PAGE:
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Jarvis St. bike lane removal met by protest

 

The crew was less than a block into the job when 33-year-old Steve Fisher plunked down cross-legged in the truck’s path just north of Wellesley St E.

“I know you’re doing your job, but I’m not going to move,” said Fisher, a freelance arts and culture writer who said he was twice hit by cars before the lanes were installed.

The workers pulled ahead to the south side of the intersection, hoping to start again — but policy researcher Michael Polanyi was waiting.

“I think there’s widespread concern that this is happening,” he said, sitting in front of the truck. “There was no public consultation. People need to stand up for safety.”

Read the full post: “Jarvis St. bike lane removal met by protest” on the Star.

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How should the city react to civil disobedience in defence of the Jarvis Street bike lanes?

Interesting piece on possible civil disobedience regarding the Jarvis bikelane removal.  Following bike stuff, it’s easy to get ensconced in a “bike bubble” and the different viewpoints here help see the issue from different points of view:

When city crews finally begin erasing the bike lanes and restoring the reversible centre lane on Monday, they may find themselves met with resistance. That is, not just displeasure and protest but apparently physical obstruction: A group calling itself the Jarvis Taskforce is playfully but strongly hinting that they will be engaging in some form of “civil disobedience” that day. For a good while now, activist, public speaker and friend of mine Dave Meslin (who looks to be one of the group’s organizers) has been half-seriously promising that he would lie down in the street on the day the City comes to paint over the lanes. I’m not sure if that’s an element of the current plan, but it wouldn’t surprise me if it were.

Read the full post: “Posted Toronto Political Panel: How should the city react to civil disobedience in defence of the Jarvis Street bike lanes?” on Posted Toronto.

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Photos from the 2012 Ride for Jarvis

Earlier tonight I took part in the Ride for Jarvis, organized by Cycle Toronto. It was smaller than last year, but there was still several hundred people there.  Here are some of the better photos I took with my phone (which doesn’t handle deep shadows well):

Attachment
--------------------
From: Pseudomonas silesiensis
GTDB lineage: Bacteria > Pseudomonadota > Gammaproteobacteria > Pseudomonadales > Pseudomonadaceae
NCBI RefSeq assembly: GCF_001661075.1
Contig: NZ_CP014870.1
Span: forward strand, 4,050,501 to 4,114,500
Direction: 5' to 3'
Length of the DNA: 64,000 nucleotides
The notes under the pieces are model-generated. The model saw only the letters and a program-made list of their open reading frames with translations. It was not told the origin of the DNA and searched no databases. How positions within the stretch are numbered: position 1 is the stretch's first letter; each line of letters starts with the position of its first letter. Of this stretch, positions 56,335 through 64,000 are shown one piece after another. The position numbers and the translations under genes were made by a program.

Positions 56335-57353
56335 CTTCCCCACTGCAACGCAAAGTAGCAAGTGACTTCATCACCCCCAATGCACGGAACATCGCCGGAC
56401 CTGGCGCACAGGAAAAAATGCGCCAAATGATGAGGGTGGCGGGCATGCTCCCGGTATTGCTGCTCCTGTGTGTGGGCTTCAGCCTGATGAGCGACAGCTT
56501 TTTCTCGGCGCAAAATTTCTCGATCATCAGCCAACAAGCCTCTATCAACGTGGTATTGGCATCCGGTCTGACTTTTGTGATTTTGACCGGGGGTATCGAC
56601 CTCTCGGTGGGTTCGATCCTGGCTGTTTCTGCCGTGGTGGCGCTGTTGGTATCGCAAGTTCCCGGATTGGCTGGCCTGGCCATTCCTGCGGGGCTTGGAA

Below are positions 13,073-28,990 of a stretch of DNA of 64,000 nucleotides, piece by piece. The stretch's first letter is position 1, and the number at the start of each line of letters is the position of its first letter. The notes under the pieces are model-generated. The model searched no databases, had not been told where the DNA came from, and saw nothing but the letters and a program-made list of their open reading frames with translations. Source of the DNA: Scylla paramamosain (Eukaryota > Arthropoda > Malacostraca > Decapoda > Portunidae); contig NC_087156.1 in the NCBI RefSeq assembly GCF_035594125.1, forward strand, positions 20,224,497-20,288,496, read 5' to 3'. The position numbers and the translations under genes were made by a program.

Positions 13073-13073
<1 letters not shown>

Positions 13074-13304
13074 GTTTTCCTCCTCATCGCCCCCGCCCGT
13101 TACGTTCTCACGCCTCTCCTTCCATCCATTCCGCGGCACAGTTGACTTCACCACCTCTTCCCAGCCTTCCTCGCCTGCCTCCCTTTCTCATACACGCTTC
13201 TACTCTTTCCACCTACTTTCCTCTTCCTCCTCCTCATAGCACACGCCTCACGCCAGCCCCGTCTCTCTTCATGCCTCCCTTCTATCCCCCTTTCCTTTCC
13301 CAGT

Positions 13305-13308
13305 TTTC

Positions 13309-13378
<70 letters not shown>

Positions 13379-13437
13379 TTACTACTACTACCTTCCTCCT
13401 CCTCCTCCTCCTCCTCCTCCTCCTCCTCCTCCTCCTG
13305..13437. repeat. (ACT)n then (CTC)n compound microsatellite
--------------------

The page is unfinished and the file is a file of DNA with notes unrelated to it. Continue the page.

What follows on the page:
Gathering at Allan Gardens:

Ride for Jarvis - June 13, 2012

Ride for Jarvis - June 13, 2012

Ride for Jarvis - June 13, 2012

 

The Ride!

Ride for Jarvis - June 13, 2012

Ride for Jarvis - June 13, 2012

Ride for Jarvis - June 13, 2012

 

I didn’t see one person (pedestrian or driver) unhappy with the ride… in fact a lot of drivers honked their support!

Ride for Jarvis - June 13, 2012

Ride for Jarvis - June 13, 2012

Ride for Jarvis - June 13, 2012

Ride for Jarvis - June 13, 2012

Ride for Jarvis - June 13, 2012

 

Getting to City Hall

Ride for Jarvis - June 13, 2012

Ride for Jarvis - June 13, 2012

 

We arranged ourselves into a big bike shape and had some fun:

Ride for Jarvis - June 13, 2012

Ride for Jarvis - June 13, 2012

 

Find out more about why this ride happened here.

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Reminder: Ride for Jarvis Tonight

On Monday, I posted about the Ride for Jarvis happening tonight… but I thought I’d send a reminder to try and ensure everyone knows about it and comes out for a great large ride in support of the Jarvis bikelanes.

  • When: Wed, June 13th
  • Time: 6pm
  • Where: Allan Gardens (at Carleton and Jarvis – map)


View Larger Map

Here are photos from last July’s Ride for Jarvis.

Here is updated info about the ride from Cycle Toronto:

For a second year, Cycle Toronto is calling on all cyclists in Toronto to Ride for Jarvis. The ride, which starts this evening at Allan Gardens at 6 pm and ends at City Hall, is expected to attract hundreds of riders from across the city.  The ride celebrates the bike lanes on Jarvis and protests their planned removal.

On July 13, 2011, City Council voted to remove the bike lanes on Jarvis, installed only the year before, without due public process and proper consultation with any stakeholders. In response, over 1,000 cyclists from all over Toronto gathered on Jarvis to ride in protest of that vote.

The biggest concern raised about the bike lanes prior to implementation was significant delays in travel times for motor vehicles. A staff report released in April shows that these delays have not materialized. Updated traffic counts from the City of Toronto (see page 17 of the report) showed that following the installation of bike lanes on Jarvis, motor vehicle volumes remained the same while cycling volumes tripled.

“Here’s what we know: since the installation of bike lanes on Jarvis, the number of cyclists has tripled.  We’ve seen a drop in collision rates across the board, making the street safer for everyone.  Scrubbing the bike lanes and re-installing the fifth reversible lane will cost a quarter million dollars,” said Jared Kolb, Director of Membership and Outreach for Cycle Toronto. “If you’re going to throw away a safer street and turn Jarvis back into a highway, you’ve got to do it legally, with due process, under public scrutiny.”

In March 2012, we released a legal opinion outlining the case for completion of a Schedule C Environmental Assessment before removing the bike lanes.  We called on the City to undertake an EA before removing the lanes.  The City responded by refusing to acknowledge that the Jarvis reconfiguration is a new project, and therefore doesn’t need a Schedule C Environmental Assessment.  Cycle Toronto has since called on the Province to order an EA on Jarvis before its removal.